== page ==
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The Competition Fallacy

Americans love competition. But when it comes to education, does the concept really work?
 
 
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Photo Credit: Dmitriy Shironosov via Shutterstock.com

 
 
 
 

We love competition in this country. From early on, we are taught that competition in the capitalist marketplace allows the best ideas to emerge, the best-run companies to rise to the top, the best products to reach consumers. That’s a lovely thought, although the U.S. has never practiced pure capitalism (we decided long ago some government regulations were a good idea) and the rise of the 99% has highlighted the staggering problems of income inequality produced by our current system. Yet we love the idea of competition and continue to believe in its simplicity as a guiding principle. It’s part of our pull-yourself-up-by-the-bootstraps American narrative of individualism; part of our moral fiber.

But the concept of competition does not apply equally to all things. Take public K-12 education. Those promoting privatization efforts such as vouchers and charter schools love to say that public schools will benefit from competition. Monica Allison, the Philadelphia based president of PA Families for Public Cyber Schools, wrote in a letter-to-the-editor [last week] that, “Schools need to be competitive. Choice in education is very good and it breeds competition. Competition in education makes every school step up and provide a quality education.” Oh if only that were true.

We need only look at charter school performance to see the fallacy of “competition.” Only two of Pennsylvania’s 12 cyber charter schools achieved Adequate Yearly Progress status last year, and seven have never made AYP at all. (For details on charter school performance, see “ Dueling Rallies.”) The Center for Research on Education Outcomes (CREDO) at Stanford University found that students in every single Pennsylvania cyber charter school performed “significantly worse” in reading and math than their peers in conventional public schools. That’s a 100% failure rate. Pennsylvania introduced charter schools back in the 1990s – if competition was so good for them, would we not be seeing positive results by now?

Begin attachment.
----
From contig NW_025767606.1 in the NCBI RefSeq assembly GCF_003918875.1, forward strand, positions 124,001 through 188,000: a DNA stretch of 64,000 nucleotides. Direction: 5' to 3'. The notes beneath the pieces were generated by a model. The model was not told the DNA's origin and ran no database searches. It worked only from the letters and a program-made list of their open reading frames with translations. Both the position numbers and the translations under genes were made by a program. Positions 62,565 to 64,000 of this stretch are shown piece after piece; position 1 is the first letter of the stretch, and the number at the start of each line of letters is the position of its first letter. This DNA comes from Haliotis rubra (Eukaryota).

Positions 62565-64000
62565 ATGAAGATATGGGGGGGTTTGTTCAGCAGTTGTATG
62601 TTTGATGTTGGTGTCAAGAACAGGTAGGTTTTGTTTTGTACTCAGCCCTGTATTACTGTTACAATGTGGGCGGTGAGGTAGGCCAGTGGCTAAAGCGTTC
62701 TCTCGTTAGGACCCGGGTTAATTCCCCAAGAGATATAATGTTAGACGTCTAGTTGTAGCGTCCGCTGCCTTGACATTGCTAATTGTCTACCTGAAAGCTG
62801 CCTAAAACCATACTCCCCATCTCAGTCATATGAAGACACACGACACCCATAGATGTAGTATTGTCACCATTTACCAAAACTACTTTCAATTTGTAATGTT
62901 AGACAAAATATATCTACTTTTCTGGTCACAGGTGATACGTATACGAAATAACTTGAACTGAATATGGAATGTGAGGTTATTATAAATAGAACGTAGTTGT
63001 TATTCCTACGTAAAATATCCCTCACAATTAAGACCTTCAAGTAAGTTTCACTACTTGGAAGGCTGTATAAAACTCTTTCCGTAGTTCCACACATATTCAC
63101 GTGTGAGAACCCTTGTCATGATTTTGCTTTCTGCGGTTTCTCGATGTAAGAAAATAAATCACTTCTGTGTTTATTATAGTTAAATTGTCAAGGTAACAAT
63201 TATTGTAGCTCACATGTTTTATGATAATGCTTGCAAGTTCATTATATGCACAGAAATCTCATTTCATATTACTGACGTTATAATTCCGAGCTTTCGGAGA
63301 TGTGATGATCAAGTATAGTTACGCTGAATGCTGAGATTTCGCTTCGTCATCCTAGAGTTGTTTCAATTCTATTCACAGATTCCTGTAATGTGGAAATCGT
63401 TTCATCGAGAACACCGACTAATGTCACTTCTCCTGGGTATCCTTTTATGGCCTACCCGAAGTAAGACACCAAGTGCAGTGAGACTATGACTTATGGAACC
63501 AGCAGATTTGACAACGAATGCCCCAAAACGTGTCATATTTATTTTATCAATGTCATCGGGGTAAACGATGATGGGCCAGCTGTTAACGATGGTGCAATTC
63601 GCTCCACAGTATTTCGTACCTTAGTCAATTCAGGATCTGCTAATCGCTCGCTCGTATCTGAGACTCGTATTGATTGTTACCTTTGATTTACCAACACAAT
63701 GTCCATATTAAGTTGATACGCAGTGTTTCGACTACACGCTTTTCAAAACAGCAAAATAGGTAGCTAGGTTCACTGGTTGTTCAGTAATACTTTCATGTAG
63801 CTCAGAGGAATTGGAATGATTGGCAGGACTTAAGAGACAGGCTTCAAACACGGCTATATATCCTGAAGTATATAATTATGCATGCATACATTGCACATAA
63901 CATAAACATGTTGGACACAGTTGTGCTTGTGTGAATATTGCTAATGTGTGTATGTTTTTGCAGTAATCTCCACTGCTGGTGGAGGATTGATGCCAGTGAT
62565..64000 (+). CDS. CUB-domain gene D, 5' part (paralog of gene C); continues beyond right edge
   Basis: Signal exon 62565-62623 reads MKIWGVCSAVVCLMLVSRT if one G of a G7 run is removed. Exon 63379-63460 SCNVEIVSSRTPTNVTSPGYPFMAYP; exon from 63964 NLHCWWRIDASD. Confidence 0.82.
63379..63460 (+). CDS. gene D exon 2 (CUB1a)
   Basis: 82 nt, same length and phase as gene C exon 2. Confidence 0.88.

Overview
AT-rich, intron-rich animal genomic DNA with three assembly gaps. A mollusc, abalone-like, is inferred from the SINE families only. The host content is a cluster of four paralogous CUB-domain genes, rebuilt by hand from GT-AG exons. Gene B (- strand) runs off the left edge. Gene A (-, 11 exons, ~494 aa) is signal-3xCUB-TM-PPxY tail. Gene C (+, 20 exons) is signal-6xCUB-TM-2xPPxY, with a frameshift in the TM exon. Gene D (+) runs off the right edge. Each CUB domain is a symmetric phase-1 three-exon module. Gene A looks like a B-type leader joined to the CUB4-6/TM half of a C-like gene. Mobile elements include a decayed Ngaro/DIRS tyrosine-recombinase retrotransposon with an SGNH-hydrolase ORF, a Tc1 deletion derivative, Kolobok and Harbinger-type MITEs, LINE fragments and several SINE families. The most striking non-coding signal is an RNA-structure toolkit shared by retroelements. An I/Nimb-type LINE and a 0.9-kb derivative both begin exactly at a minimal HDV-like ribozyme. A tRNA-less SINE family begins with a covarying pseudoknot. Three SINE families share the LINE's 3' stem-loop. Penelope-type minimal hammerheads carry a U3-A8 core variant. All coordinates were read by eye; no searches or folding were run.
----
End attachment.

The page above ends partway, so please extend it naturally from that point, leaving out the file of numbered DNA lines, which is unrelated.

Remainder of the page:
The point is that competition as a philosophy doesn’t work when you are talking about our public goods. Let’s consider our public park system as an analogy. Would anyone suggest that we hand half of our public parks over to private corporations to run them as good little capitalist enterprises (think Budwesier signs on the fountain at the Point, oil derricks in North Park, casinos in Gettysburg); then siphon off state funding meant for the parks and hand the money over to those companies; and then tell the remaining public parks they need to manage with fewer resources and “compete” in order to attract visitors?

Actually, some people have suggested just this. But most people realize that our beautiful natural resources are not about increasing someone’s bottom line. They are not even necessarily about attracting visitors (we value remote wilderness for reasons other than its ability to pack in a crowd). We ask our government to own and manage green spaces for us because those places belong to all of us – they exist for the public good – whereas private companies are legally obligated to answer to their shareholders.

Public schools exist for the public good. They benefit not only individual students, but also society as a whole, which requires an educated citizenry in order to function. They are mandated to educate every child in every corner of the state and with every learning need. We are right to insist that our public schools deliver a quality education and work to fix problems where they exist. But the problem is not that our public schools lack competition. It’s that they are being systematically starved of funding.

Last week, Pittsburgh Public Schools announced they would start their own cyber charter school. The district figures its per pupil cost will be $3,500 compared to the nearly $14,000 on average that it is forced (by state law) to send to other cyber charter school operators. Since Governor Corbett cut reimbursements to districts for their charter school payments, right now Pittsburgh is losing $45 million per year for the 3,125 students it must pay to send to those schools. That includes $11 million for 798 students in cyber charter schools.